Burning away India’s energy security3 min read . Updated: 01 Jul 2013, 07:35 PM IST
The pincer of inflation and fiscal burden is the end product of the mismanagement of energy prices
India wants to achieve energy independence by 2030. Three recent developments show how far it is from this laudable goal.
Exhibit 1: One of the stories that emerged during the visit last week by US secretary of state John Kerry was intriguing. The US offered priority access to its shale gas output as long as India agreed to cut oil imports from Iran, a country that the US is trying to isolate. The report was not confirmed officially, but it throws light on India’s desperate search for energy sources and security, even at the cost of an independent foreign policy. It is another matter that New Delhi has mismanaged its energy production and pricing in a dramatic fashion in recent years. Instead of looking for illusory solutions abroad, the country and the government need to first fix the broken system at home.
So far, the government has largely been unable to solve the problems that plague the energy sector. These can be put in two buckets—getting its energy mix right and letting the markets determine energy prices. The lynchpin of stability and growth in the sector is getting the prices of energy products right. India has failed spectacularly on this count.
Exhibit 2: A recent Bloomberg report highlighted how India’s coal-fired power plants burnt up the scarce resource at their fastest pace in 31 years. While India has abundant reserves of coal (its reserves to production ratio at the end of 2012 was close to 100%), the gap between what it produces and what it consumes has grown at a rapid, if not alarming, pace in recent years. For example, in 2012-13, India consumed coal equivalent to 298 million tonnes (mt) of oil—a figure that grew by 10% over the previous year. Its production stood at just 229 mt, implying a consumption and production gap of 69 mt.
The vast bulk of this gap is now being met by expensive imported coal. In fact, analysts predict that India’s insatiable demand for coal is likely to fuel the fortunes of big international natural resources companies such as BHP Billiton and Indonesia’s PT Adaro Energy. If anything, India is likely to overshadow China as the world’s biggest importer of coal. Finance minister P. Chidambaram has often warned that the growing coal imports will add to the pressure on India’s balance of payments.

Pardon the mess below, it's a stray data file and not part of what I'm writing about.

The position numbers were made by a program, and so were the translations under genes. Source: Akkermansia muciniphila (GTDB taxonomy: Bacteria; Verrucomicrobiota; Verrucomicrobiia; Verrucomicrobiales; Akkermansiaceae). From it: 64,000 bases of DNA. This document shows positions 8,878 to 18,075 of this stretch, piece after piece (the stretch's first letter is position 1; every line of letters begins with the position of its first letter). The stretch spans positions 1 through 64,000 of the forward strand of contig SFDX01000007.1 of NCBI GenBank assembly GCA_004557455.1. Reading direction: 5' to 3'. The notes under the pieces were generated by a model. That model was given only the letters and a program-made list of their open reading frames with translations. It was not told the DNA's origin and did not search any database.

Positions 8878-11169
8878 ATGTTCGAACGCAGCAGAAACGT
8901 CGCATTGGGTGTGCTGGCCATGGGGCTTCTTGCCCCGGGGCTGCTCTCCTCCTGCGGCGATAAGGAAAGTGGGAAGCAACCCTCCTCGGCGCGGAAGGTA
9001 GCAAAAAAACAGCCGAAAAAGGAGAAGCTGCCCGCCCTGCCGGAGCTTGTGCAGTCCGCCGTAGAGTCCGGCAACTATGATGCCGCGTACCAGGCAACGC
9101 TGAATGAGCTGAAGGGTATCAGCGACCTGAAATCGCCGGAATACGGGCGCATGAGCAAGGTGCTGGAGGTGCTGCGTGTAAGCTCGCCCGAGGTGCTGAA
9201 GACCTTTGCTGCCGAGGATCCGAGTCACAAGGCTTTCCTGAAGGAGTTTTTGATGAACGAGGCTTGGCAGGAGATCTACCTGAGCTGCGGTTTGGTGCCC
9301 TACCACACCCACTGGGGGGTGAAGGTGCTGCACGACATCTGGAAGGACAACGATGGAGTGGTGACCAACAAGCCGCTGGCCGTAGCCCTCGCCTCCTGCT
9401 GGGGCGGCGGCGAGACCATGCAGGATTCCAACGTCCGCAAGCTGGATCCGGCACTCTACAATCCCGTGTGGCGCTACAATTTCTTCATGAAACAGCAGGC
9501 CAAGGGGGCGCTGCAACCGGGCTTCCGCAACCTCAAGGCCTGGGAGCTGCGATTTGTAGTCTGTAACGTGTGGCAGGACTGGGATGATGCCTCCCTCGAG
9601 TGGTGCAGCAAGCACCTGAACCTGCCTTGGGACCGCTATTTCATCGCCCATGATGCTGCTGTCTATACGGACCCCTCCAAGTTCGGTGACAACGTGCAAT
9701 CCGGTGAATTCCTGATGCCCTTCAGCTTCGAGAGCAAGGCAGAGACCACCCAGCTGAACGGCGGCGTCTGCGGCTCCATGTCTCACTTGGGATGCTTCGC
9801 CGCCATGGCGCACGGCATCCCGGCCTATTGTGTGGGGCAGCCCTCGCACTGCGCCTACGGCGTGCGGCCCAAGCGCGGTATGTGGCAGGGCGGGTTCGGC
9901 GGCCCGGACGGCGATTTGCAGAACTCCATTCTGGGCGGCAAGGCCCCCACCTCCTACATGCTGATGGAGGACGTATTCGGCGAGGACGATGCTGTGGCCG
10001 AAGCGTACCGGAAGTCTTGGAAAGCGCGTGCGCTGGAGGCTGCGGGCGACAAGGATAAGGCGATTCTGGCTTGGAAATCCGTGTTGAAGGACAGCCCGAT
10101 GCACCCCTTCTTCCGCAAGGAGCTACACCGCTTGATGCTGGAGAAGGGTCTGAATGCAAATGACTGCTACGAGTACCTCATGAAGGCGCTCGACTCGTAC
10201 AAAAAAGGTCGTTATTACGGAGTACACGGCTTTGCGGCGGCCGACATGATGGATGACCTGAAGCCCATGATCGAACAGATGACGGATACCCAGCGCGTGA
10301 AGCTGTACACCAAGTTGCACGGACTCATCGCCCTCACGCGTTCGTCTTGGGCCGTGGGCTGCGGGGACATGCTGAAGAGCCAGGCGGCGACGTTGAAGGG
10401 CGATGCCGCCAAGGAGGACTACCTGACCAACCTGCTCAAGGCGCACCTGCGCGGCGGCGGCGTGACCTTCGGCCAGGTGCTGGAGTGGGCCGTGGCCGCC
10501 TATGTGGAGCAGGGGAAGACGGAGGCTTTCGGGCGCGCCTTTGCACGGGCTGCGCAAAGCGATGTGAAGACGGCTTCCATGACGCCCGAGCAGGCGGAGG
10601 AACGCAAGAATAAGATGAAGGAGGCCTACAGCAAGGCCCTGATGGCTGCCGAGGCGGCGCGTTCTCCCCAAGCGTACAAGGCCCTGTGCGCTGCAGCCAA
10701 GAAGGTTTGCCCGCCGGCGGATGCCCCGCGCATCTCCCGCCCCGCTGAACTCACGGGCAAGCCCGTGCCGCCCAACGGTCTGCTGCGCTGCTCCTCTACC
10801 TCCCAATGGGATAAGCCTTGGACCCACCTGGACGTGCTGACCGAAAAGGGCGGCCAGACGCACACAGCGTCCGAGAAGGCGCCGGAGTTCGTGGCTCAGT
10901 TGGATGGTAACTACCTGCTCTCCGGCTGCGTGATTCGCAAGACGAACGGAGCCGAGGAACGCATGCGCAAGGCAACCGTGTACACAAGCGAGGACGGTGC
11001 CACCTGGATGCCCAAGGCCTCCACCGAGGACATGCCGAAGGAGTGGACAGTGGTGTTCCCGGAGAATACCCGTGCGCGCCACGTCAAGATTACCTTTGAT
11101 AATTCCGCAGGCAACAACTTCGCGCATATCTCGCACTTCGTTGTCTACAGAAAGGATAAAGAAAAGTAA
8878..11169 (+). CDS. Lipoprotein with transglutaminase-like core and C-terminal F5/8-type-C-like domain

The bulk of India’s coal consumption is for power generation. This is in spite of the fact that the country is blessed with abundant hydropower potential. But delays, red tape and environmental concerns have nearly killed that source of power. Normally, this would have led to some diversification towards coal- and gas-fired power plants. But a combination of mis-pricing and an inability to rein in large private producers of natural gas—who are now in a position to dictate terms to the government—has skewed consumption in favour of coal.
Which brings us to Exhibit 3, mis-pricing of energy resources at both production and consumption ends. A good example of this is how the government has dealt with the pricing of natural gas. On Thursday, a cabinet committee doubled the price of natural gas from $4.2 per million metric British thermal units (mmBtu) to around $8.4 mmBtu. It’s interesting that this amounts to an administered price increase for the production of natural gas in the private sector. The benefits of this price increase, which was opposed by the power ministry, will accrue to a few companies. A better way to organize prices would have been to permit an independent regulator to determine the prices or organize a natural gas exchange where spot and forward prices are determined by demand and supply. Instead, the government relied on a rather non-transparent politico-administrative mechanism to do the job.
All this has cascading effects at the end of the consumers. On the one hand, where a pass through of prices to consumers is possible, either because companies have pricing power, or, equivalently, have a set of captive consumers, a price increase leads to inflationary consequences. On the other hand, where increased prices cannot be charged from consumers—say, politically sensitive constituencies—the price hikes only end up bloating the losses of the companies concerned. If these happen to be in the public sector, the government’s fiscal burden rises. Either way, the pincer of inflation and fiscal burden is the end product of this mismanagement of energy prices.
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